Category Archives: Politics

Chaos in a place of sanctuary

I wrote this a few years ago and republish it every year. Lest we forget.

Today, 25 July, is 18 years since the St. James Massacre.

1993 was a dark and difficult time for South Africa. Bombs, attacks, APLA and the third force all trying their best to derail negotiations. Our transition was a miracle and relatively peaceful, but many innocent people still died violently.

Boipatong, Shell House, Heidelberg, the abortive AWB coup attempt in Bophuthatswana and the Jan Smuts airport bomb, all fomented fear.

St. James Church sticks in the consciousness.

It wasn’t a factional attack or one hoping to draw attention to grievances (the PAC denied it APLA was responsible for a long time).  The church had a multicultural congregation, made up of many races and different nationalities. The attack’s intention was not to make a statement, but just to cause sheer, destabilising terror.

11 people were killed and 58 were injured. Two brothers died trying to save others. A Russian sailor lost both his legs. A man who had been forced out of District 6 watched his wife bleed to death in front of him.

I remember it each year and still can’t comprehend it.

Sure, the APLA cadres apologised, rationalised and were granted amnesty by the TRC. One of the survivors, Charl Van Wyk, and Letlapa Mphahlele, the APLA Commander who ordered the attack, have even spoken at reconciliation events together.

But still, valid or not, all the reasons and explanations feel inadequate. They don’t really matter, they’re just vapour on a stain. A stain that fades but won’t go away.

A History Forgotten Is A Future Lost

These new ads for the Apartheid Museum are clever. They obviously didn’t cost a fortune and clearly demonstrate the rather worrying fact that many young people don’t know our history.

I love advertising like this – it doesn’t just sell, it starts a conversation. Well done TBWA/Hunt/Lascaris.

SpeakZA: Bloggers For A Free Press

Sipho Hlongwane has called on all bloggers to protest the flagrant disregard the ANCYL has shown towards a free press. As a citizen of South Africa who values our remarkable Constitution, I’m proud to support this call. Below is the editorial and the list of blogs that support this initiative.

“Last week, shocking revelations concerning the activities of the ANC Youth League spokesperson Nyiko Floyd Shivambu came to the fore. According to a letter published in various news outlets, a complaint was laid by 19 political journalists with the Secretary General of the ANC, against Shivambu. This complaint letter detailed attempts by Shivambu to leak a dossier to certain journalists, purporting to expose the money laundering practices of Dumisani Lubisi, a journalist at the City Press. The letter also detailed the intimidation that followed when these journalists refused to publish these revelations.

We condemn in the strongest possible terms the reprisals against journalists by Shivambu. His actions constitute a blatant attack on media freedom and a grave infringement on Constitutional rights. It is a disturbing step towards dictatorial rule in South Africa.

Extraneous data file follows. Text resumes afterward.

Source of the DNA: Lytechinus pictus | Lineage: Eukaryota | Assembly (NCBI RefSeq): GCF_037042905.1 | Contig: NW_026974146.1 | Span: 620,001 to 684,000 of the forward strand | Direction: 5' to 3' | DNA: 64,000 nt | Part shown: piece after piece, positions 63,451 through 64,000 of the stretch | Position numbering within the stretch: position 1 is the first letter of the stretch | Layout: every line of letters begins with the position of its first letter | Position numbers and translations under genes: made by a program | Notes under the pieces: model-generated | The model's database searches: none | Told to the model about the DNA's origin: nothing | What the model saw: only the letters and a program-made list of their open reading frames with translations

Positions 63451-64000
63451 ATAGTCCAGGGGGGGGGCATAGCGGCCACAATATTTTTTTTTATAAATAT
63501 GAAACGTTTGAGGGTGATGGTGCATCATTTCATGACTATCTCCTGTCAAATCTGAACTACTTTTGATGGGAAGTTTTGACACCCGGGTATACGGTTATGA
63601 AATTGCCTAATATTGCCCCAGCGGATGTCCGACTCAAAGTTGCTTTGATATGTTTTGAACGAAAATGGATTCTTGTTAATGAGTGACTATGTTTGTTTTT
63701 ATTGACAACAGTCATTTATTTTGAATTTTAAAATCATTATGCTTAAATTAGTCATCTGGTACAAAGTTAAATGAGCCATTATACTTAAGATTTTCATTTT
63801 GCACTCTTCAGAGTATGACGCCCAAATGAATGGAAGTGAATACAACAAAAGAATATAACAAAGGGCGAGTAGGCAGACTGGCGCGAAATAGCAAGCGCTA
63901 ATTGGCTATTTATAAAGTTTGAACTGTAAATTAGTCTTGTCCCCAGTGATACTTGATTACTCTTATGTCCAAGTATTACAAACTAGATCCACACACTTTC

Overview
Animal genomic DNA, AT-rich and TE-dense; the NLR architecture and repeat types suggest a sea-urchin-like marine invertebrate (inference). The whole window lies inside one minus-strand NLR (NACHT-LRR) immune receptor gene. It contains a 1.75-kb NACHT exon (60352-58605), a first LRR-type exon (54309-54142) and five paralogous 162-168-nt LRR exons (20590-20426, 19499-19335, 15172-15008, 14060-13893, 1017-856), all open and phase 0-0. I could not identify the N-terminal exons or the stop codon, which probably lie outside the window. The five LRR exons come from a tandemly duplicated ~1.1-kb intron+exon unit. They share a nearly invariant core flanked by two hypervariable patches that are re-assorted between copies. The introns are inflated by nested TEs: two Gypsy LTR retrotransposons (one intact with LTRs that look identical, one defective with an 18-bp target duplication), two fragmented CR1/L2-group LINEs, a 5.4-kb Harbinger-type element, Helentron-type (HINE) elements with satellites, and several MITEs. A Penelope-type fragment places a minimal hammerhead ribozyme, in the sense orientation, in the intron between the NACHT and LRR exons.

We call on the ANC and the ANC Youth League to distance themselves from the actions of Shivambu. The media have, time and again, been a vital democratic safeguard by exposing the actions of individuals who have abused their positions of power for personal and political gain.

The press have played a vital role in the liberation struggle, operating under difficult and often dangerous conditions to document some of the most crucial moments in the struggle against apartheid. It is therefore distressing to note that certain people within the ruling party are willing to maliciously target journalists by invading their privacy and threatening their colleagues in a bid to silence them in their legitimate work.

We also note the breathtaking hubris displayed by Shivambu and the ANC Youth League President Julius Malema in their response to the letter of complaint. Shivambu and Malema clearly have no respect for the media and the rights afforded to the media by the Constitution of South Africa. Such a response serves only to reinforce the position that the motive for leaking the so-called dossier was not a legitimate concern, but a insolent effort to intimidate and bully a journalist who had exposed embarrassing information about the Youth League President.

We urge the ANC as a whole to reaffirm its commitment to media freedom and other Constitutional rights we enjoy as a country.”

Blog Roll

Bloggers For a Free Press

I’m saddened by what I see happening to the ANC – a disciplined organisation with a proud legacy having its principles subverted for greed and power.

I was privileged enough to interview Dorothy Molefi (Hector Pieterson’s mother) a few years ago and it makes me angry to see the spoilt brats and bullies of the ANCYL acting like they know what suffering is about. The youth of 1976 gave up their education to fight for freedom. It seems the ANCYL gave up theirs for tenders.

And now they are threatening the Fourth Estate, the very structure that tried to let the world know what was happening in South Africa. Luckily, in the age of information and the internet, this is not as easy as blacking out newsprint.

Sipho Hlongwane is calling on bloggers to protest the ANC Youth League’s attacks on press freedom. An editorial will be released tomorrow on numerous South African blogs, including this one. If you’re a blogger who would like to be a part of this, email or contact him on Twitter. The hashtag is #SpeakZA.